More specifically: Should the government use higher taxation to forcibly extract additional money from the already-prosperous, then somehow allocate it back into the private sector as the bureaus and agencies see fit? Or would it be more effective to trust private-sector intermediaries—such as private equity firms—to select which specific entrepreneurs should be matched up with capital that the already-prosperous voluntarily make available through those intermediaries? Those who prefer government-allocated funding (“stimulus”) for job creation prefer top-down economics. Conversely, those who prefer privately allocated funding prefer bottom-up economics.
Real top-down economics is the political equivalent of “intelligent design”: Trusting the superior abilities of government experts to ensure that the right things happen and the wrong things don’t. It requires faith that a president-appointed car czar can produce better results for auto-company bankruptcies than can a century of bankruptcy case law evolved from the bottom up. It requires faith that today’s government regulators can predict—accurately and without bias—which energy technologies and corporations deserve taxpayer subsidies and which competing technologies and corporations government should therefore discourage or demonize. It requires faith that macro decisions by a few thousand government appointees can allocate healthcare better than micro decisions by millions of sufficiently insured healthcare consumers. Top-down economics is government-knows-best economics.
Real bottom-up economics is a system that emphasizes trust in the private sector to evolve organically, independently, and in desirable directions, within a tested and evolving legal framework. Bottom-up economics—a.k.a. “emergence” or “complexity economics”—cannot and does not dictate which technologies and firms will (or should) be the winners and losers; instead, it places heavy emphasis on trusting consumers and rule of law to sort them out—in the auto industry, for example. It trusts the private sector to evolve in the favorable direction of a higher aggregate standard of living, to allocate capital from those who have it to those who need it, to add new jobs that require new, higher-level skills, and to jettison or outsource obsolete jobs that require only yesterday’s lower-level skills. It trusts adequately funded entrepreneurs to continue surprising the world with innovations rivaling those of the past and present—such as the Internet search algorithms of Google, the horizontal drilling technologies of Big Oil, the instant-communication platform of Twitter, the slicker-than-cash payment system of Square, and the low-cost mega supply chain of Wal-Mart. It trusts consumers to sort out winners from losers in a trial-and-error process. Bottom-up economics is consumer-knows-best economics.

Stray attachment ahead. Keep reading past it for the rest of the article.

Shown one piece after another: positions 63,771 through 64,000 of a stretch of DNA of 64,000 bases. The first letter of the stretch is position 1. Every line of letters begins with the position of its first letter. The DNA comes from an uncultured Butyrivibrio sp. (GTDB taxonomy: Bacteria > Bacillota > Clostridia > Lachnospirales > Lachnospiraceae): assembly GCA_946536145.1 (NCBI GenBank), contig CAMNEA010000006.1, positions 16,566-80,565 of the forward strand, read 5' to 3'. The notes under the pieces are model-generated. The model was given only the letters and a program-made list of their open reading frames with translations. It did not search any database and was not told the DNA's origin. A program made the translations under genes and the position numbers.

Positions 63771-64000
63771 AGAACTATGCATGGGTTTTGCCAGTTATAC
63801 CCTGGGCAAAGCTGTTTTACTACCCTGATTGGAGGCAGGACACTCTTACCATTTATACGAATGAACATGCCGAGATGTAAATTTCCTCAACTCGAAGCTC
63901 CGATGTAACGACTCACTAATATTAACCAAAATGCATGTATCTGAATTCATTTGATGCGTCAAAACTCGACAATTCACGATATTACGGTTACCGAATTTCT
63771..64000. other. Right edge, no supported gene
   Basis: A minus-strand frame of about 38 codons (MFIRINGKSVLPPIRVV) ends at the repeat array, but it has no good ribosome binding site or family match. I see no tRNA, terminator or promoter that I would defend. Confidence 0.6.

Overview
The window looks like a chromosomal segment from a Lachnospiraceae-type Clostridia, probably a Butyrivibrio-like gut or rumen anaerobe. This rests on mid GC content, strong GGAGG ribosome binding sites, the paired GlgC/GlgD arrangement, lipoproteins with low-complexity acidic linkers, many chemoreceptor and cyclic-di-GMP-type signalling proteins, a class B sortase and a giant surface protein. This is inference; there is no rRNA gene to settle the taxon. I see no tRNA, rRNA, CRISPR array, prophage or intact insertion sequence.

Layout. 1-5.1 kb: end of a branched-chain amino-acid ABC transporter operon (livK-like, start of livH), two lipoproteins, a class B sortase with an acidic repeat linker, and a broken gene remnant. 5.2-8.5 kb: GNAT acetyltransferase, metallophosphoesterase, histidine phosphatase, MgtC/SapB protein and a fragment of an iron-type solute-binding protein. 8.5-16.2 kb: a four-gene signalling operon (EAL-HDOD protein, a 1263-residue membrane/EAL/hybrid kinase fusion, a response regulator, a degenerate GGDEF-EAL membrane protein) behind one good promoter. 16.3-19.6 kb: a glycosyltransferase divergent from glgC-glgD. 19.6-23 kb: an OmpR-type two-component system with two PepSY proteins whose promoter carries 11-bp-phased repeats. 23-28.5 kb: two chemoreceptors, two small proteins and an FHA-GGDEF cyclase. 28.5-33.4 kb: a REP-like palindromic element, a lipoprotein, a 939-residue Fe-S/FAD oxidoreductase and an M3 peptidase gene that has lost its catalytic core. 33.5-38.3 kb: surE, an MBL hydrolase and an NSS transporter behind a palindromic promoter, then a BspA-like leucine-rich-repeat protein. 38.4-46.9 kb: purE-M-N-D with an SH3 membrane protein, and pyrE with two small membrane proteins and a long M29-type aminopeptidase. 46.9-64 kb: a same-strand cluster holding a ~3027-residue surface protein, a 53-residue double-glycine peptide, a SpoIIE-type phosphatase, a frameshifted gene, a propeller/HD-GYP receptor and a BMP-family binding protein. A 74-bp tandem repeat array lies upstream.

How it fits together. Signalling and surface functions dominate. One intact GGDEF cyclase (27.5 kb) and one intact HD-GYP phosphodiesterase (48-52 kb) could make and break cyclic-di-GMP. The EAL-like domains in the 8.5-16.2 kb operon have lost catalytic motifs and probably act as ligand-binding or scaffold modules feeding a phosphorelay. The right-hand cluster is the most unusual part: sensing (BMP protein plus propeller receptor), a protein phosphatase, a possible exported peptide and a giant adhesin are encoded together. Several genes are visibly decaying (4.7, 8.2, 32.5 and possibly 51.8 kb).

Which path to job creation and prosperity do we prefer: A continued emphasis on trusting government with top-down economics, or greater emphasis on trusting consumers and entrepreneurs with trial-and-error bottom-up economics?
This article reprinted from The American magazine, a publication of the American Enterprise Institute. Web address: www.american.com.